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March/April 2014 March/April 2014

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Yarn Market
James L. Lemons, Ph.D., Technical Editor

Added Pressure On Chinese Currency

James L. Lemons, Ph.D., Technical Editor

C ongress recently passed legislation that will allow federal debt to grow by a record $984 billion. This comes on the heels of the Bush administration raising its budget deficit projections to $455 billion for this year and $475 billion for next year. If these projections become a reality, they will surpass the record $290 billion shortfall of 1992. These massive deficits and economic stagnation have caused the dollar to weaken against most foreign currencies, falling 9.3 percent in 2003 against the euro. However, the Chinese yuan is pegged to the US dollar and is not traded in global markets. This gives Chinese exports approximately a 40-percent advantage over US goods.

The US trade deficit with China was $103 billion in 2002, compared to a deficit of $82 billion with the European Union for the same period. European finance ministries are now pressuring China to loosen its currency controls and allow the yuan to rise against the dollar.

Officials in China are not indicating any immediate intentions to alter the exchange rate or let the yuan trade freely. However, there is some speculation that China will relax or alter its policy in an attempt to ease internal inflationary pressures due to a tremendous growth in money supply.

Common Threat Unites Industry

As American consumers continue to fuel the flood of cheap Chinese imports, US manufacturing jobs continue to disappear —more than 2 million jobs over the past two years. A report recently released by the American Textile Manufacturers Institute (ATMI) predicts that 1,300 textile plants and 630,000 textile jobs will disappear between 2004 and 2006 as a result of Chinese imports. This year, the industry has recorded actual job losses of 44,600 through June, according to the Bureau of Labor statistics.
All of this is happening prior to the removal of quotas on Chinese imports effective January 1, 2005. It is estimated that China could capture up to 75 percent of the market once these caps are gone. However, there is a potential for government intervention to protect the industry from this surge of imports. In June, the administration finally released the guidelines to apply for safeguards to cap specific imports if they are causing market disruption.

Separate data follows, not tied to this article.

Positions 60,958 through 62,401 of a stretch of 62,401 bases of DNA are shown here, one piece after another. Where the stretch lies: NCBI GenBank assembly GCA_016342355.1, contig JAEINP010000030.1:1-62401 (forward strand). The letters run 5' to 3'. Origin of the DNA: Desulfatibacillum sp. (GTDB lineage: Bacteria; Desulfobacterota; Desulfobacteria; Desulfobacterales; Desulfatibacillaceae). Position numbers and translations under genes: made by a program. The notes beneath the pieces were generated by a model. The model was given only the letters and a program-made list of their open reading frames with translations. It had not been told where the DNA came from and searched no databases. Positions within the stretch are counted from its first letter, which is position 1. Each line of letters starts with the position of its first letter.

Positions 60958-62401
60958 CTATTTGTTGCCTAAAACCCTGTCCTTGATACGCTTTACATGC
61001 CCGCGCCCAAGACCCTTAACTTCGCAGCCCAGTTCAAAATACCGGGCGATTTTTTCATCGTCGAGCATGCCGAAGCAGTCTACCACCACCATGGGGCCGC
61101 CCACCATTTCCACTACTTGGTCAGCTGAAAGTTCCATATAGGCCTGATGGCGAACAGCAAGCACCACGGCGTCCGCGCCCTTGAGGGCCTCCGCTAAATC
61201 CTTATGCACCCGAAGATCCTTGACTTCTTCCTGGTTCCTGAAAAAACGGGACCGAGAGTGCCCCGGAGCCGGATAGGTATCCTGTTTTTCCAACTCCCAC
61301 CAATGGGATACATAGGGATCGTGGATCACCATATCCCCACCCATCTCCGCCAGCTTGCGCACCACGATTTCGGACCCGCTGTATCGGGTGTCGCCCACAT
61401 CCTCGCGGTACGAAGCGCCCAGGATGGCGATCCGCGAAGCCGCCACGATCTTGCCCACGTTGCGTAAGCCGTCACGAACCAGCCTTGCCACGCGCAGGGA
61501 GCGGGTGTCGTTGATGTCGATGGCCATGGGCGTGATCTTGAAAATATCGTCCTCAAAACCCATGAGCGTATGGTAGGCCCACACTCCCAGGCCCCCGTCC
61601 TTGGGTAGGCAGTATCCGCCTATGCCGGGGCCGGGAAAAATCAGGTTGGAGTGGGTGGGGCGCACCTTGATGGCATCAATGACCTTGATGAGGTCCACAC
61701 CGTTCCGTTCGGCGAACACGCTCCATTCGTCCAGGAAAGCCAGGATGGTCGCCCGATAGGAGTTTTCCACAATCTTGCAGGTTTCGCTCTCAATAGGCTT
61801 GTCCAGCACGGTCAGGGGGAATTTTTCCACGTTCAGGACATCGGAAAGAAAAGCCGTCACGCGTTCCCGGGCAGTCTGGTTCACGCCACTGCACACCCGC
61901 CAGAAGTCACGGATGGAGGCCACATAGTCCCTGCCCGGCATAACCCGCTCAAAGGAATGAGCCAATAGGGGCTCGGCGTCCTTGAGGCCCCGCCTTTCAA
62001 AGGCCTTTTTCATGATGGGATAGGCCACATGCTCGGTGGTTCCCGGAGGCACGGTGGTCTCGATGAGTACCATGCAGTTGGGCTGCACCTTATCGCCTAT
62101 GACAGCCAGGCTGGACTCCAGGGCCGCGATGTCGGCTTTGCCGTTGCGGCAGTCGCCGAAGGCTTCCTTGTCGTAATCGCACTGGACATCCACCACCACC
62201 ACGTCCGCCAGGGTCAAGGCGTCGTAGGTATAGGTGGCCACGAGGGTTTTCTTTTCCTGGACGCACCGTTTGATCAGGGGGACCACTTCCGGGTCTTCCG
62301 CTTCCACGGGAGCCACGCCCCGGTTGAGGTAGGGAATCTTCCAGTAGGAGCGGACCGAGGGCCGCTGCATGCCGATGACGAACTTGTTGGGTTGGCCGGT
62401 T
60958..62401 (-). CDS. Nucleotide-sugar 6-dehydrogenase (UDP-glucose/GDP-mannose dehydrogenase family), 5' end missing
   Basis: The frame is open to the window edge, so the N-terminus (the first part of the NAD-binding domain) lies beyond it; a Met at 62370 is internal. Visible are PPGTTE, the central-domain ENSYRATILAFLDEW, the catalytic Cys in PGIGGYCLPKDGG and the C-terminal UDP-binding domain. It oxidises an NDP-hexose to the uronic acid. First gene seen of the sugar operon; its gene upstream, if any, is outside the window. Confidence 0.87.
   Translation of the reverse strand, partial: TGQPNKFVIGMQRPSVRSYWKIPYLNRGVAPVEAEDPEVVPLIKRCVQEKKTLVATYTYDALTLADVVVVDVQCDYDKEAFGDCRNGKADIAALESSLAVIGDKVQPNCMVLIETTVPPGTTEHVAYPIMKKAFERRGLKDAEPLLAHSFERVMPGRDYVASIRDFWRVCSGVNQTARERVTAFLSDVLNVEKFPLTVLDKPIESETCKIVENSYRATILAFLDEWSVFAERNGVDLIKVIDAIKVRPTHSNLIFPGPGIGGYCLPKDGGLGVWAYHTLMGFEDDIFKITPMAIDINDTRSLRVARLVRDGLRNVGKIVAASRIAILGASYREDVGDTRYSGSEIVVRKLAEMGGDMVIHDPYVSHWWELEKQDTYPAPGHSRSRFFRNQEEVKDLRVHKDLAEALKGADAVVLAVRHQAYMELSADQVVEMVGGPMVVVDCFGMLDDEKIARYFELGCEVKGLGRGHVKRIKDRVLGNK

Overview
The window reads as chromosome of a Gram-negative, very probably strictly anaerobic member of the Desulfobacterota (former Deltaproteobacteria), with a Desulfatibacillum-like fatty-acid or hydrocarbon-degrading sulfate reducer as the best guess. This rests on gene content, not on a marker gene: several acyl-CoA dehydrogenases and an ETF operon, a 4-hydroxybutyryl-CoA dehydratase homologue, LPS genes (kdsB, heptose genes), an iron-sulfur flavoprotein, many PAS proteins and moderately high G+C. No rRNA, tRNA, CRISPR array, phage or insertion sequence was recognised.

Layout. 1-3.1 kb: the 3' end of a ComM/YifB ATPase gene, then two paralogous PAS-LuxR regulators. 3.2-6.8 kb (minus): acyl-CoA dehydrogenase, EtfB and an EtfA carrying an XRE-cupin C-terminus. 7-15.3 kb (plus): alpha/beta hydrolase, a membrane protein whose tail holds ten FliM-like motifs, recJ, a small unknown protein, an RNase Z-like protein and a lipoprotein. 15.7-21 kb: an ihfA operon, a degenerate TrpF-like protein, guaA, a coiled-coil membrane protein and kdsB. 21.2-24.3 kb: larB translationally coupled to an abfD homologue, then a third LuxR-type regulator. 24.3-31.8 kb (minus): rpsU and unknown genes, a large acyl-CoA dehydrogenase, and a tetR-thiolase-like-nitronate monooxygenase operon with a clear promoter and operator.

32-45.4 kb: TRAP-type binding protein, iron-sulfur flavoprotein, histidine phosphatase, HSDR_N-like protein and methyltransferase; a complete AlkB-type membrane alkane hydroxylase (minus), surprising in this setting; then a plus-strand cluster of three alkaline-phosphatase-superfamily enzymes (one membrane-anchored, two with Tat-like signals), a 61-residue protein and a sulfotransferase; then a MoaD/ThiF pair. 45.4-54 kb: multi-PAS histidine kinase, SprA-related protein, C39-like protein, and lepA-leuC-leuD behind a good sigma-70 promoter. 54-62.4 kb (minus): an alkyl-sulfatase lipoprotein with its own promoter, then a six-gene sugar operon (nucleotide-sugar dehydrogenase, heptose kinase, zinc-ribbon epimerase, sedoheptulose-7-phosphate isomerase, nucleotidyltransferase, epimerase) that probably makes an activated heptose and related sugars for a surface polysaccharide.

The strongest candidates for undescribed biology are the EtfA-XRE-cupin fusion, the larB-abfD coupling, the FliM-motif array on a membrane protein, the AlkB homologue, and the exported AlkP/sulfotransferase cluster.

The CEO of one major yarn manufacturing firm said, “It took Bush almost three years to impose safeguards on steel — any delay is potentially fatal for our industry.”

Another yarn manufacturer indicated, “The textile industry has been used as a bargaining chip in trade negotiations for years. Our industry won’t forget who broke their promises and who asked us to trust them. We will remember in November.”

Mike Hubbard, executive director of the American Yarn Spinners Association (AYSA) said, “ Dealing with China is the biggest problem facing our industry today.” Jim Chesnutt, AYSA president, put this situation into perspective when he said, “The administration told us they had a plan to help the textile industry. Where is the plan, what have they done?”

The safeguards being requested by the industry are only short-term measures that would expire in 2008. In light of the fact that textile and apparel imports from China have surged by more than 140 percent over the last year, immediate government intervention would be in order. However, despite petitions from ATMI issued a year ago, nothing has been done.

One yarn manufacturer said, “Even if the government reacts, it probably will pick a few small categories of goods that don’t affect our business — it needs to start with knit shirts.”

An open-end plant manager said, “It may be too little too late, but it is encouraging to see our industry coming together like it never has in the past.”

Speaking Of Coming Together

The Southern Textile Association is sponsoring a machinery vendor conference to be held on August 19, 2003, at the North Carolina Center for Applied Textile Technology in Belmont, N.C. Bill Gray, Murata Machinery USA, said, “The conference is designed to help yarn manufacturers to deal with specific problems they are facing in new product development, cost reduction, and quality improvement.” A number of yarn manufacturing equipment vendors, including Trützschler, Symtech, Murata, Rieter, Saurer and Uster, will present technical reports.

August 2003


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